17 Years in Prison for Two Area Assaults
A Richmond Hill man has been sentenced to 17 years in prison for committing two rapes, which he was linked to through DNA found by police during a search of his house during an unrelated narcotics investigation.
Peter J. Grebinger, Jr., 42, of 85-88 87th Street, was sentenced by Queens Supreme Court Justice James Griffin last Friday. He pleaded guilty to first-degree rape in April in connection with attacks he committed in Ozone Park and Hillside in 1997.
The first incident occurred on January 3, 1997 when Grebinger accosted a 33-year-old woman near 87-18 101st Avenue as she was walking to the subway at about 7:30 a.m. He forced the woman into a building where he raped her and demanded money before fleeing.
The second attack occurred on December 28, 1997 when Grebinger picked up a 22-year-old woman who flagged down his vehicle at about 6:20 a.m., believing it was a livery cab. He assaulted her inside the vehicle before kicking her out of the car and fleeing. Both victims went to local hospitals where sexual assault evidence and DNA was collected.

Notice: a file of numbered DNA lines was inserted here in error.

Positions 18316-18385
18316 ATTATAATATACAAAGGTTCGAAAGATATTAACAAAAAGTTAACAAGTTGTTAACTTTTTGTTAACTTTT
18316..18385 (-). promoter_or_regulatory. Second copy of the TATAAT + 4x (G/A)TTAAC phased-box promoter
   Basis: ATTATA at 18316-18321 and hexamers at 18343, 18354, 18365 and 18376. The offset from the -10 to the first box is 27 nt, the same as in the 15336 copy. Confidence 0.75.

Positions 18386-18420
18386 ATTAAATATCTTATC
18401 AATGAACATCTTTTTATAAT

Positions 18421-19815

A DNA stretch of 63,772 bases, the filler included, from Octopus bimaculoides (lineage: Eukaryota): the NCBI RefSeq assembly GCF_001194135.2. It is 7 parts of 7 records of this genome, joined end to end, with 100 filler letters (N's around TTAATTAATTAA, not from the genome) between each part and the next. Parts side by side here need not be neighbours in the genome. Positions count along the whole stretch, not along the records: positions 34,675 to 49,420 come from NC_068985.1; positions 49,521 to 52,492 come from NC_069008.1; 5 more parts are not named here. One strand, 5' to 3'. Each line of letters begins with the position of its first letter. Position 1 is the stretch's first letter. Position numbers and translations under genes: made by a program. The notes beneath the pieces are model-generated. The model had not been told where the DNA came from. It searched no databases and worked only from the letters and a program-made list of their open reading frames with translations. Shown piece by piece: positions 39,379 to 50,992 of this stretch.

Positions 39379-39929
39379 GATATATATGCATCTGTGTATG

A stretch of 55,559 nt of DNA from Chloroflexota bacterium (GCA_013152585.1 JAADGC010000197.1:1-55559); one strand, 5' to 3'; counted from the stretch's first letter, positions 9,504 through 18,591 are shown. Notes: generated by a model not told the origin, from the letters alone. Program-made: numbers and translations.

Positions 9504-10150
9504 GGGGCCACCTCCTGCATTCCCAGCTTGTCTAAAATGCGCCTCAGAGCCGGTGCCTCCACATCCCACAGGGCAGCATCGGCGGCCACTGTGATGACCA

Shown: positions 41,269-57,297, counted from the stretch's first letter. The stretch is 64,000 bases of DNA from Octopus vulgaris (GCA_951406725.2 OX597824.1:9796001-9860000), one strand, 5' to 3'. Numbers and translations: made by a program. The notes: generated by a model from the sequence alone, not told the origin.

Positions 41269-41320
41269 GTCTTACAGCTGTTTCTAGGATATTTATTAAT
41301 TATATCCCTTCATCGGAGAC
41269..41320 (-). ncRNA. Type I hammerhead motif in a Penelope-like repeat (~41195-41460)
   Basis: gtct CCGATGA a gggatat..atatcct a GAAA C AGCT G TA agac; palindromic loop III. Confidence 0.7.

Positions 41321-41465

However, Grebinger wasn’t tied to the crimes until last year, when police searched the 87th Street home he shared with his father in Richmond Hill. As part of an unrelated investigation, police found two loaded firearms along with cocaine and marijuana while executing a court-authorized search warrant.
Grebinger and his 62-year-old father, Peter Grebinger, Sr., were charged in connection with the firearms and narcotics. Following his arrest, the younger Grebinger provided a DNA sample in accordance with state law. The Office of the Chief Medical Examiner later matched Grebinger’s DNA to evidence recovered from the two rape victims, leading to the charges against him.
“Law enforcement has always had the tenacity to go back and attempt to resolve unsolved crimes. With DNA fingerprinting, we now have the technology to effectively do so,” said District Attorney Richard Brown. “This defendant is a violent predator and today’s sentence will protect the law-abiding members of our society from his brutish behavior and, hopefully, provide his victims with a measure of closure after so many years. It will also avoid the necessity of the defendant’s victims having to relive their ordeals on the witness stand.”